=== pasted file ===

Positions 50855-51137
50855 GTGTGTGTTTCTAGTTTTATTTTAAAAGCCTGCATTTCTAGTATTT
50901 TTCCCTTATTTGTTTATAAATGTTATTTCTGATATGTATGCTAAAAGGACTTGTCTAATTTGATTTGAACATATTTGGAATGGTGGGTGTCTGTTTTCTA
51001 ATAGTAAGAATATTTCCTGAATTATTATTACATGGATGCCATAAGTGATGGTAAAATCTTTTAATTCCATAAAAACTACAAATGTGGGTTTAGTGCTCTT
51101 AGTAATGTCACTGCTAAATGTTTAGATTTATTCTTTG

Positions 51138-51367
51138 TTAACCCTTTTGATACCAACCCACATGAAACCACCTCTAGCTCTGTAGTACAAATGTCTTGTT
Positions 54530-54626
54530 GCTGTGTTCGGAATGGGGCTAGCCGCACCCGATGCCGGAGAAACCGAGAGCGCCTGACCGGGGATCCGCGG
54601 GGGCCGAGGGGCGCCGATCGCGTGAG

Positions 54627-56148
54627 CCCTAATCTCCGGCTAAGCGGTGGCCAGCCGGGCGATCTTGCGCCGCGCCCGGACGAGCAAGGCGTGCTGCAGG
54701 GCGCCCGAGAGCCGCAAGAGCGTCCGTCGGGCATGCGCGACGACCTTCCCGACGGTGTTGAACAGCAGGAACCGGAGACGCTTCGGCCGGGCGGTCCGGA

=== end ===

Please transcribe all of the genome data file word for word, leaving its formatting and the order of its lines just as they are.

Positions 50855-51137
50855 GTGTGTGTTTCTAGTTTTATTTTAAAAGCCTGCATTTCTAGTATTT
50901 TTCCCTTATTTGTTTATAAATGTTATTTCTGATATGTATGCTAAAAGGACTTGTCTAATTTGATTTGAACATATTTGGAATGGTGGGTGTCTGTTTTCTA
51001 ATAGTAAGAATATTTCCTGAATTATTATTACATGGATGCCATAAGTGATGGTAAAATCTTTTAATTCCATAAAAACTACAAATGTGGGTTTAGTGCTCTT
51101 AGTAATGTCACTGCTAAATGTTTAGATTTATTCTTTG

Positions 51138-51367
51138 TTAACCCTTTTGATACCAACCCACATGAAACCACCTCTAGCTCTGTAGTACAAATGTCTTGTT
Positions 54530-54626
54530 GCTGTGTTCGGAATGGGGCTAGCCGCACCCGATGCCGGAGAAACCGAGAGCGCCTGACCGGGGATCCGCGG
54601 GGGCCGAGGGGCGCCGATCGCGTGAG

Positions 54627-56148
54627 CCCTAATCTCCGGCTAAGCGGTGGCCAGCCGGGCGATCTTGCGCCGCGCCCGGACGAGCAAGGCGTGCTGCAGG
54701 GCGCCCGAGAGCCGCAAGAGCGTCCGTCGGGCATGCGCGACGACCTTCCCGACGGTGTTGAACAGCAGGAACCGGAGACGCTTCGGCCGGGCGGTCCGGA